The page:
TfL’s current short-term funding deal expires on the 24 June. If a sustainable new agreement cannot be achieved, TfL says it could be required to reduce bus services by nearly 20% – an outcome that it says it is working hard to avoid. TfL says that a 20% reduction of the bus network ‘would see Londoners disconnected from communities and places of work, with damaging impacts to the economy.

Deputy Mayor for Transport, Seb Dance, said: “No one wants to see reductions to our bus network, but TfL is having to consider these changes because of the savings demanded by the Government as part of the emergency funding deals during the pandemic. “TfL has looked carefully at the routes affected in order to reduce the impact on passengers as much as possible. Routes changed are ones where there are very similar existing services or where passengers would make use of the Mayor’s ‘hopper’ fare to reach their destination. If TfL is to avoid further cuts which would damage our city’s economic recovery from this pandemic, the Government must do the right thing and come forward with a long term funding deal to support the capital’s public transport – as governments of almost all other major global cities do.”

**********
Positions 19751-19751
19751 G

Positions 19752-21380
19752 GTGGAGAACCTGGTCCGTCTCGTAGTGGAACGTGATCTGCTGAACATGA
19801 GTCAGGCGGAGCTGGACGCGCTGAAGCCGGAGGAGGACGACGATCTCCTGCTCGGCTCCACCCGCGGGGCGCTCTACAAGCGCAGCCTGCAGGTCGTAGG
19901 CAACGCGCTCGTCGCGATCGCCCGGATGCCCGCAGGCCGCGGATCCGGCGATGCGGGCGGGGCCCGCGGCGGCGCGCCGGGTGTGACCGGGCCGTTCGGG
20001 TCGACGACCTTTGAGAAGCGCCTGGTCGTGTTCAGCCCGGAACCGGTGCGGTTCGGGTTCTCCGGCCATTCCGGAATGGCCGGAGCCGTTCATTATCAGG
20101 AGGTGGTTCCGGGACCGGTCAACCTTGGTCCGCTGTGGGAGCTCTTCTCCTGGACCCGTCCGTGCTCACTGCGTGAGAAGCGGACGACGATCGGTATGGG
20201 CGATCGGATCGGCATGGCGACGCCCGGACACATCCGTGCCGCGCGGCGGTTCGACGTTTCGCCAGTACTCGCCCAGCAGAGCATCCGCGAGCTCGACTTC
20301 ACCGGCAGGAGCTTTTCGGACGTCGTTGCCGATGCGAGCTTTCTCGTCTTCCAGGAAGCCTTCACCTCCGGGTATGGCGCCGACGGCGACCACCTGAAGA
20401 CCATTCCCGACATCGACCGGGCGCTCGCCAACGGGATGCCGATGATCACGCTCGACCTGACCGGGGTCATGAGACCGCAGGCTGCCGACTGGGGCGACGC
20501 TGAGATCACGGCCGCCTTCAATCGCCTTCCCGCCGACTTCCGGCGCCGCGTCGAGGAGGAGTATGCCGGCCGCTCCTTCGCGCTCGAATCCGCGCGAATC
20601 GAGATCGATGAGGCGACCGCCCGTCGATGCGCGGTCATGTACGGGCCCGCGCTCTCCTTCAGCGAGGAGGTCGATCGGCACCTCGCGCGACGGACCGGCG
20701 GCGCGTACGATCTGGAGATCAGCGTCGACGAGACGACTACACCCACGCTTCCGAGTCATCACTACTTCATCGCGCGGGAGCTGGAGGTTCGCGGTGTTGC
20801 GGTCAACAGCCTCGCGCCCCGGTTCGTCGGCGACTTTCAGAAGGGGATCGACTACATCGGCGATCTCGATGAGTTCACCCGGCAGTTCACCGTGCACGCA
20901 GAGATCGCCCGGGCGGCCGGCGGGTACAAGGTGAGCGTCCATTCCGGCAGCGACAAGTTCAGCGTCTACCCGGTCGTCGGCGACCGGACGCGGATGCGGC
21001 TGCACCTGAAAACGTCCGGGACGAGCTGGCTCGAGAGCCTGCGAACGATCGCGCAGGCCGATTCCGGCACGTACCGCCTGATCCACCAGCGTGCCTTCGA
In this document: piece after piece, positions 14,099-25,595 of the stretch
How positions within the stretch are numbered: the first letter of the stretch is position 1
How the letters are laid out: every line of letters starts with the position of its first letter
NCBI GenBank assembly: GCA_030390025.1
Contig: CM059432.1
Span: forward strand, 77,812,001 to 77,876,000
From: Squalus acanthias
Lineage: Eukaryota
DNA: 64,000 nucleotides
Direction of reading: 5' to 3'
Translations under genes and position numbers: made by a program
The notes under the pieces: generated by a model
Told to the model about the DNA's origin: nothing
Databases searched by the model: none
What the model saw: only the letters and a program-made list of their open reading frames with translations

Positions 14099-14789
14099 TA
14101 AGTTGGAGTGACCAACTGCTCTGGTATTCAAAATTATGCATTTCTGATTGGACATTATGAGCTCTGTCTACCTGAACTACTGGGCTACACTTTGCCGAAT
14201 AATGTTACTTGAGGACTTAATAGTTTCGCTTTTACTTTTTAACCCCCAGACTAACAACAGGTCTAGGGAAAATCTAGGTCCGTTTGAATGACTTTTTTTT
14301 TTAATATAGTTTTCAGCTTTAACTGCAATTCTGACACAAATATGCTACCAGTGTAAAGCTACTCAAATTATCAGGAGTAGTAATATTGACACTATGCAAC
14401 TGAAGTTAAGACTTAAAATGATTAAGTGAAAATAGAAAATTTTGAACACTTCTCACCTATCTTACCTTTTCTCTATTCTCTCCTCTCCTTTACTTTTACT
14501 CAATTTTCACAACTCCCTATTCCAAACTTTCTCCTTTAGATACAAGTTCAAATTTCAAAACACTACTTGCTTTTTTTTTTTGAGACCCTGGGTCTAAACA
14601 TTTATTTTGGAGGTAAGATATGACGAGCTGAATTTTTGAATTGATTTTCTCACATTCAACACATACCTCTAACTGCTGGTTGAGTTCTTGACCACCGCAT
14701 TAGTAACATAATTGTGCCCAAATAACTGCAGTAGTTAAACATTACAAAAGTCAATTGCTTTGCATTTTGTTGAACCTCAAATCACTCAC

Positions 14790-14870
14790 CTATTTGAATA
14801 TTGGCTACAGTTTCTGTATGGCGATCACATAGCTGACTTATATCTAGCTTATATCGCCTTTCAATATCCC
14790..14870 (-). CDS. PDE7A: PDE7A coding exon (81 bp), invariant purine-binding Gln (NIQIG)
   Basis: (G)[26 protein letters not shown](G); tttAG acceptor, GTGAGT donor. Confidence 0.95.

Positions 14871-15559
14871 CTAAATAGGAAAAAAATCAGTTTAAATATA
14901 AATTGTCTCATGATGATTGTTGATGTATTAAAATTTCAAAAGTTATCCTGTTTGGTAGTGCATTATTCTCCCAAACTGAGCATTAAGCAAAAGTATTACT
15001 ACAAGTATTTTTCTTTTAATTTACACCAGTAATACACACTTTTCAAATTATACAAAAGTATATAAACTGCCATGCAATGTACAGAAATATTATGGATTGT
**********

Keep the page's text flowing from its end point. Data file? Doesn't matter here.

The Monday to Friday only 521 between London Bridge station and Waterloo station is on the list of services that may be withdrawn. RICHARD SHARMAN

Geoff Hobbs, Director of Public Transport Service Planning at TfL, said: “Significant changes in how people use transport in central and inner London mean that – as we work to meet the requirements of our funding agreement with Government – the proposals we are consulting on have been designed to minimise the impact on customers and ensure that the majority still have a direct bus for their journey.

“Adapting the capital’s bus service – such a significant part of our transport network – is what we have always done to ensure it keeps up with changing needs of Londoners. The flexible nature of the bus network means we can respond to changes in demand, both now and in the future.

“We know that these plans will have some impact on some of our customers, but we are trying very hard to ensure that we can still have the right level of service where it is needed and can deliver our long-term positive vision for the bus network.”

TfL is inviting feedback on plans to withdraw some individual bus routes or sections of routes where they are duplicated by other high-frequency services, or are very close to alternative stops. These changes would ensure buses can operate where they are most needed. To give customers a more holistic view of how their journeys might be affected, the proposals are set out in ‘neighbourhoods.’ For example, as part of the Horseferry neighbourhood proposals, the 3 and the C10 would be re-routed and become core high frequency routes. Changes would be made to the 77 and 507 to improve access to Waterloo station and replace parts of routes 11 and 211.